Took some time to decide on what to use but it was easy enough to find what I wanted, used nylon board spacers and and bolt them together, harder to find nuts and bolts in the right size.

Nylon spacers side view

 
Last thing is to decide on a case or stand.
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Posted · Original PosterOP

I like to order screws and stuff like that from http://www.mcmaster.com ,spacers are not much of a peoblem for me I just make them on one of my lathes.

Looks good, I look forward to more updates.

It would make things a lot easier to have access to a lathe myself, the spacers I chose were cheap though. But my main problem is dealing with Canadian shipping costs and that most hardware stores here don't carry fasteners in the size I needed. That was whole thing. I worked it out.

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Posted · Original PosterOP

A lot of effort went into this board, every part seemed to have a few mistakes and retries; one of the harder things I subjected myself to using a thicker plate then normal, 14 gauge( or .078 inches) instead of the normal 16ga for MX. Since I am using a B.87 board, bought from the Winkeyless store, I decided to follow closely the bolt hole patterns for their acrylic cases, if I ever wanted to try one out the future, but their top layer of acrylic is 2mm(.079") thick and using 16ga(.062") plate would cause problems when fit together.

Here's what that looks like:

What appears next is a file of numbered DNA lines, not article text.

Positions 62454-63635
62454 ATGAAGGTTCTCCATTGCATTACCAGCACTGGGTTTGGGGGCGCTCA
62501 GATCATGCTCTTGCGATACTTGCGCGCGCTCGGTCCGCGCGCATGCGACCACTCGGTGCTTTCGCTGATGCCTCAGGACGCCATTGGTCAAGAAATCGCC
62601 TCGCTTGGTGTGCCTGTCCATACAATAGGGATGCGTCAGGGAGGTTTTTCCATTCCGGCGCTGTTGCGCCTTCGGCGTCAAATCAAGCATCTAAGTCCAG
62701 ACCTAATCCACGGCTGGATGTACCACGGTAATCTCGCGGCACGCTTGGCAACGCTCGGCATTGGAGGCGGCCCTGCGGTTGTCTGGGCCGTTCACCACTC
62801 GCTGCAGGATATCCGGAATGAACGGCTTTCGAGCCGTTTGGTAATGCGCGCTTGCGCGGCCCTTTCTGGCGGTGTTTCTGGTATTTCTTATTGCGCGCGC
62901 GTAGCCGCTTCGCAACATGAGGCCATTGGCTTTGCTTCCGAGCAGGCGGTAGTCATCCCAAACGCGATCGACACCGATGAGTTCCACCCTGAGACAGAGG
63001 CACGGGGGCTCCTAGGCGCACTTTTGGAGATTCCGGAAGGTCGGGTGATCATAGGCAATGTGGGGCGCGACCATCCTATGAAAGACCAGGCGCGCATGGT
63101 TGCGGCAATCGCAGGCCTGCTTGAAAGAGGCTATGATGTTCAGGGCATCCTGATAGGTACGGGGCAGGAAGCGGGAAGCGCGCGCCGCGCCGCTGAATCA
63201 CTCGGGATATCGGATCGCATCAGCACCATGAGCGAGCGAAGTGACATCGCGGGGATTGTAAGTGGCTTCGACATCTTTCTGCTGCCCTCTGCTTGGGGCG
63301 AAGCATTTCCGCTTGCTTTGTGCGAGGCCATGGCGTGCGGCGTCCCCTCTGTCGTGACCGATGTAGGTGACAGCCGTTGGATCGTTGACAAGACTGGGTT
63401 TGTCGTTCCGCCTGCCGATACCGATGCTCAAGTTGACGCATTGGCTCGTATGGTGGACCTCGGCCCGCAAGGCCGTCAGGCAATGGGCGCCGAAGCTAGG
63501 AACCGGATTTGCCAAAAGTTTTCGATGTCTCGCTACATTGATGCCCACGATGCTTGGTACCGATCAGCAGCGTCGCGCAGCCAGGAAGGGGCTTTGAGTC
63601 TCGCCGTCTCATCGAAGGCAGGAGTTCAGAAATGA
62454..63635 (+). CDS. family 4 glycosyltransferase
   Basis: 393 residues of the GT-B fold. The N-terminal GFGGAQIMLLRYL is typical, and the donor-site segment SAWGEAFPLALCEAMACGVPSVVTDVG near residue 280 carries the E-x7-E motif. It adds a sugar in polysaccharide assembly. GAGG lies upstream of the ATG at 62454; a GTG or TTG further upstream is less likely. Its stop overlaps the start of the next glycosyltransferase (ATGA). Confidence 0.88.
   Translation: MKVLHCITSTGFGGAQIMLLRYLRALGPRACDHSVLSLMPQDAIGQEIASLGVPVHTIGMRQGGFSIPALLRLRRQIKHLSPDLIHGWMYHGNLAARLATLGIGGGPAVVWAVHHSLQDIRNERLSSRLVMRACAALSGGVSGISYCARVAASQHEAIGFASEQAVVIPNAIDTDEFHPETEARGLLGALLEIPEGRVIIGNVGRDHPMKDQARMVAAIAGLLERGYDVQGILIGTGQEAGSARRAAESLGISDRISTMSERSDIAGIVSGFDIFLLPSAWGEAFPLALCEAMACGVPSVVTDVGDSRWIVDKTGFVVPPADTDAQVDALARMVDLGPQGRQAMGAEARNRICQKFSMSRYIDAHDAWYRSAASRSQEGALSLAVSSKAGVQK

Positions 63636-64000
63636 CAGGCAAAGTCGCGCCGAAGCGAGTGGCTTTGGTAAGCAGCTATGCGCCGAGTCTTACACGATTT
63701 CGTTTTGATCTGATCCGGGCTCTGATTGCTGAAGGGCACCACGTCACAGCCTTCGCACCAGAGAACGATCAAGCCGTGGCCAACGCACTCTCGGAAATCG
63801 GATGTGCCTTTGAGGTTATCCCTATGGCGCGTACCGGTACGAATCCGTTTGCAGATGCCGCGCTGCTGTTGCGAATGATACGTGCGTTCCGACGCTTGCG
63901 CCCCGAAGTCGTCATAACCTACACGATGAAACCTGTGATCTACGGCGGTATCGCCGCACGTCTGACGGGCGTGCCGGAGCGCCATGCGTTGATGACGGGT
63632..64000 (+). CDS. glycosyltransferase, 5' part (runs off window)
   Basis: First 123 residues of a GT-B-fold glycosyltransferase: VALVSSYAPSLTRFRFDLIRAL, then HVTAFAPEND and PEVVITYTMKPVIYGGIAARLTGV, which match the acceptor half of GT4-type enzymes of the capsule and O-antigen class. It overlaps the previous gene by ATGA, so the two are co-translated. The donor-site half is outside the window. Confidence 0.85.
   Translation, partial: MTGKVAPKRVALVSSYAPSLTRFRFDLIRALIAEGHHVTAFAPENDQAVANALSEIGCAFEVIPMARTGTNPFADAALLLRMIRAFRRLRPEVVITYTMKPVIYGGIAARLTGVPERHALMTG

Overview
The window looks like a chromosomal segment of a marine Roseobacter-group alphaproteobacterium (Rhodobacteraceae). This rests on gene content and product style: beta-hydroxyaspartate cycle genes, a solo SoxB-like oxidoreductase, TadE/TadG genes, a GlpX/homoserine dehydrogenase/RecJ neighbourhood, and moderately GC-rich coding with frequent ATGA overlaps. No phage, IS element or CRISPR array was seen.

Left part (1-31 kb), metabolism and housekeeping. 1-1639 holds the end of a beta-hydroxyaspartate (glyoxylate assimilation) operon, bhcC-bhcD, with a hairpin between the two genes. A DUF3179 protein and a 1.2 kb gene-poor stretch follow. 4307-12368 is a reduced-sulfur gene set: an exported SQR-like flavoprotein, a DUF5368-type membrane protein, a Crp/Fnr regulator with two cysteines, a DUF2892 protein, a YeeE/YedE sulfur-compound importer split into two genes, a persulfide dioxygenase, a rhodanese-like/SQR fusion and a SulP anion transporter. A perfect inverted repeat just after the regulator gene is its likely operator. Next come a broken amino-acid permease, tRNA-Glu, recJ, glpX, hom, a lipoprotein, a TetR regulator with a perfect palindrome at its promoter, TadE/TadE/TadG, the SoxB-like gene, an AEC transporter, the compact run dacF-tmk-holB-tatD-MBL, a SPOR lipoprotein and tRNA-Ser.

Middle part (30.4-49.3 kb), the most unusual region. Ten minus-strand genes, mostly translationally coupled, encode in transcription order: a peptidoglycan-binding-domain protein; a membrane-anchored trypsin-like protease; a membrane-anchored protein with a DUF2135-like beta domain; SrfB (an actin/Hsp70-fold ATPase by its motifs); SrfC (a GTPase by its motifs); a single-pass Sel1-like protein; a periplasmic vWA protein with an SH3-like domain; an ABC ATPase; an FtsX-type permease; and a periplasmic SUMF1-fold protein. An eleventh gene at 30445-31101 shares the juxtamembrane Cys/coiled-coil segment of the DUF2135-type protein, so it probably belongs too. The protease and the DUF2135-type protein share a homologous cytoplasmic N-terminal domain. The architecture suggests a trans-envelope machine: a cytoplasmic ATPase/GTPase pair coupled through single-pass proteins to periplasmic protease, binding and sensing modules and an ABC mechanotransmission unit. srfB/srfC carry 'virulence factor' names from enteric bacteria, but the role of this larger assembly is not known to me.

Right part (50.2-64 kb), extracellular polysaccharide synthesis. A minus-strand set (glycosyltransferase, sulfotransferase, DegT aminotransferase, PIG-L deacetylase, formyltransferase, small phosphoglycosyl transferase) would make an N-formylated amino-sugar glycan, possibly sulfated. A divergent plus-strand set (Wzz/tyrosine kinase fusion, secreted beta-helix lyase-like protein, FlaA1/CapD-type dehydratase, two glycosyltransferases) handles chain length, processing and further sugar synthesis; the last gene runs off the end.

Switch in plate

The switches won't clip.

bottom view

 
The cutting also left a some extra material to remove on the stabilizer holes:

Water cut plate

 

So here's the fun part, filing the plate to fit the switches and stabilizers.

Clip view

Filed to fit

 

That took a lot of time. Wouldn't recommend anyone to use a thicker plate unless they're very capable with filing or come up with a better method for making room for the clips.

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A lot of effort went into this board, every part seemed to have a few mistakes and retries; one of the harder things I subjected myself to using a thicker plate then normal, 14 gauge( or .078 inches) instead of the normal 16ga for MX. Since I am using a B.87 board, bought from the Winkeyless store, I decided to follow closely the bolt hole patterns for their acrylic cases, if I ever wanted to try one out the future, but their top layer of acrylic is 2mm(.079") thick and using 16ga(.062") plate would cause problems when fit together.

Here's what that looks like:

 

The switches won't clip.

 

 

The cutting also left a some extra material to remove on the stabilizer holes:

 

 

So here's the fun part, filing the plate to fit the switches and stabilizers.

 

 

 

That took a lot of time. Wouldn't recommend anyone to use a thicker plate unless they're very capable with filing or come up with a better method for making room for the clips.

I never really thought about filing it like that. Looks good though, I even had to file my plates after having them water jet cut because the taper made the cutouts really tight as it was.

Again I have an easy way to do the cutouts for switch clips though so not that big of a deal if I ordered a thicker plate I would just toss it on the mill and cut a pocket for each clip.